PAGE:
June 18, 2018 09:50 AM / By FDC Ltd
The exchange rate has been a subject of political and market acrimony in Nigeria. For an oil-dependent economy with a high marginal propensity to import (approximately 70%) and where smuggling is still paramount, exchange rate management remains a sensitive issue. Nigeria’s excessive dependence on oil revenue as a major source of foreign exchange has made the country vulnerable to external shocks. The exchange rate is determined by both subjective and objective factors including – the level of external reserves, balance of trade, terms of trade among others.
The structure of the Nigerian forex market is that of a price discriminating monopoly, wherein there are different prices for the same product (currency) and the CBN is the main supplier. This has created room for speculative trading, arbitrage and abuse, resulting in either transaction gains or losses for companies that are dollar dependent. Currently, there are approximately seven different exchange rates in Nigeria.
Recently, the CBN revised the official rate on its website to ‘market determined’ and adjusted the customs duty rate to N326/$ from N306/$. This led to speculations by some analysts that the CBN is making a move towards achieving a unified exchange rate. Contrary to this, the official rate was reversed to its original value (N306/$) and the apex bank reaffirmed that there are no changes to the country’s exchange rate structure. Nonetheless, the initial revision of the rate coupled with the adjustment in the custom duty rate, is a pointer to a possible unification in the near term. The CBN is probably testing the markets for a reaction.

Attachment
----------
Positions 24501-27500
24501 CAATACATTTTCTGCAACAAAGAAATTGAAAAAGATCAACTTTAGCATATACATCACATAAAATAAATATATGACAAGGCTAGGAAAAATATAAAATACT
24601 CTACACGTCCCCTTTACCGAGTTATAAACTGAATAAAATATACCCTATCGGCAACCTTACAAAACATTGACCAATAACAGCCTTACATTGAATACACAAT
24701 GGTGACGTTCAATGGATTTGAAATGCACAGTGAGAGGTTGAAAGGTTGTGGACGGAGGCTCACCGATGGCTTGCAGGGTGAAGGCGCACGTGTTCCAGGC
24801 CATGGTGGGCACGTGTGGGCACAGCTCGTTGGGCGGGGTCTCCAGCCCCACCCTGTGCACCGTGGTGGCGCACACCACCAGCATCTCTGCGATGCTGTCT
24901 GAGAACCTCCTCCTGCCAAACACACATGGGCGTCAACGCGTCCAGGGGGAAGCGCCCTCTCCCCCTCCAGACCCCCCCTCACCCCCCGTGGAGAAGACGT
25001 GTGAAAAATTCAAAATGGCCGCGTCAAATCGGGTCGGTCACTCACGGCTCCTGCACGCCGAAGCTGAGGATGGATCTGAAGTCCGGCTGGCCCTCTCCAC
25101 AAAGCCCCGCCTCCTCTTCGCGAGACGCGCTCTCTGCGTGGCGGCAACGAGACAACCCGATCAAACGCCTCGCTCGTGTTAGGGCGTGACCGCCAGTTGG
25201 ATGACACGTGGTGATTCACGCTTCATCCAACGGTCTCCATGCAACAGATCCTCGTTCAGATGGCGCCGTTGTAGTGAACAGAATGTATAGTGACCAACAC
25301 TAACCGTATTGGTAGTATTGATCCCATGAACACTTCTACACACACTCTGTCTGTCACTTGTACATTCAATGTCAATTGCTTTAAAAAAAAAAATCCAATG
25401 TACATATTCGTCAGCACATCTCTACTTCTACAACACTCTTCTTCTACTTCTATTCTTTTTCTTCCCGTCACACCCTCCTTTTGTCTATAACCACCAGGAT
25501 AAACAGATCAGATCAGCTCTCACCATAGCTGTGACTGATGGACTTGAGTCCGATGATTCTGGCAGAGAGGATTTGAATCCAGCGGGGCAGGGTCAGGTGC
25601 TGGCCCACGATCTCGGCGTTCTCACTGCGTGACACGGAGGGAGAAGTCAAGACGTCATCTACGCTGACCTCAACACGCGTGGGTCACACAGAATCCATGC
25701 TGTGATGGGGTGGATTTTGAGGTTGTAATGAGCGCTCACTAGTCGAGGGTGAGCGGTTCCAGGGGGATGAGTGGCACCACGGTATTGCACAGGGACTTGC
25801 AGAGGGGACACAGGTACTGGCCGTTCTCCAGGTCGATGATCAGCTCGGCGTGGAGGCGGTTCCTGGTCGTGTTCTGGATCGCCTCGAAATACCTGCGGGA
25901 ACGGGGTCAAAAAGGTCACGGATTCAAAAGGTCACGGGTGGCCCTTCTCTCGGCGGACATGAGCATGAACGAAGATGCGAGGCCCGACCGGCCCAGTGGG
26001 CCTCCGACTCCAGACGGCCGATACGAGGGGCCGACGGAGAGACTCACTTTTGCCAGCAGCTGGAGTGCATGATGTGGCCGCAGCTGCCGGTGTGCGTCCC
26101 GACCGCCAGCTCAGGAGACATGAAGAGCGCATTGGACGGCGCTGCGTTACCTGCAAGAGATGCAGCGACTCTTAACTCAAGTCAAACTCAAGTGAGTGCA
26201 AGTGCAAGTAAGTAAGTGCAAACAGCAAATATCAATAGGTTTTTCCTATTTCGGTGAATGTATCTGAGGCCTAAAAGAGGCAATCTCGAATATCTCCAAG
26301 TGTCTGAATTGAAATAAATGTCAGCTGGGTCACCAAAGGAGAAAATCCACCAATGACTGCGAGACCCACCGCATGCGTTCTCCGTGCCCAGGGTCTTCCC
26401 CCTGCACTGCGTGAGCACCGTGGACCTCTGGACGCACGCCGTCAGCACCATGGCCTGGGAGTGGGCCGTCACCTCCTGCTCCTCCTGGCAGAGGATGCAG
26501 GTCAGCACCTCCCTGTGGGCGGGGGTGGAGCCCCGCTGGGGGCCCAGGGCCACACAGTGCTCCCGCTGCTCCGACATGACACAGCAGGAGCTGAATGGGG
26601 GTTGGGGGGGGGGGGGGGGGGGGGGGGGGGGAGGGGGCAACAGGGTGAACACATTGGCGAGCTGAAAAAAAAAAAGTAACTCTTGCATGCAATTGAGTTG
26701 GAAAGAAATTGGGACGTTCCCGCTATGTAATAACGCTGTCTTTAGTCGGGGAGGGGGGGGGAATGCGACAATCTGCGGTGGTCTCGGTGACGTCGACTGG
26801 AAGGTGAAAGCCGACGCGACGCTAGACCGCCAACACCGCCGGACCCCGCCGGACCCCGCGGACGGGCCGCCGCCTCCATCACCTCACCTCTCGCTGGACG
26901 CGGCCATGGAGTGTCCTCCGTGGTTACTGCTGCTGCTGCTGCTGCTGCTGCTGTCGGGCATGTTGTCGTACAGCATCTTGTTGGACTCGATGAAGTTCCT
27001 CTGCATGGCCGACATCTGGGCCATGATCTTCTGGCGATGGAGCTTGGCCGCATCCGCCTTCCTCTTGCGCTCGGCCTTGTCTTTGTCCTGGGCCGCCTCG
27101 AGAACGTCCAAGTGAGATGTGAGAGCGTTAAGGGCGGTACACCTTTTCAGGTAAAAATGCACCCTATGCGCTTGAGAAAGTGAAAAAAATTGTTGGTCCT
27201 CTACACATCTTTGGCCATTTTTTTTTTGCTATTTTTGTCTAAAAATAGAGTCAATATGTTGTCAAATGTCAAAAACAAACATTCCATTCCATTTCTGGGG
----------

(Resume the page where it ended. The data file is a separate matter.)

The optimal solution
The exchange rate is the price that brings about equilibrium between aggregate demand and supply for the currency. Typically, the pricing of a product is determined by its market structure. For instance, in a perfectly competitive market, the price of a commodity is determined by the intersection of the demand and supply curve. In the exchange rate market, there is the fixed or flexible exchange rate system. The flexible exchange rate is a dynamic equilibrium rate which allows for adjustments based on market fundamentals. Currently, Nigeria’s exchange rate mechanism is a managed fixed system with multiple rates- this is rigid with limited volatility.
In addressing Nigeria’s forex market challenges, it is important to concentrate on changing the structure of the market rather than focusing on the rates. This is because rates are determined by the market structure. More importantly, the exchange rate needs to be aligned with economic fundamentals. Thus, the optimal solution to Nigeria’s exchange rate conundrum is a dynamic equilibrium (unified) exchange rate. Here, there will be a unified rate that would change in line with market realities.
Equilibrium Exchange Rate with no Gaps
The unification of the exchange rate would play a crucial role in eliminating arbitrages and increasing efficiencies in the forex market. However, we cannot ignore policy making concern of its pass through effect on prices, especially with the adjustments in the custom duty rate. A higher exchange rate makes imports more expensive, thus increasing import bill of manufacturers. They could pass on the costs to the consumers, share the pass through effect or bear the brunt of it all. On a positive note, government revenue will increase and imports could be discouraged.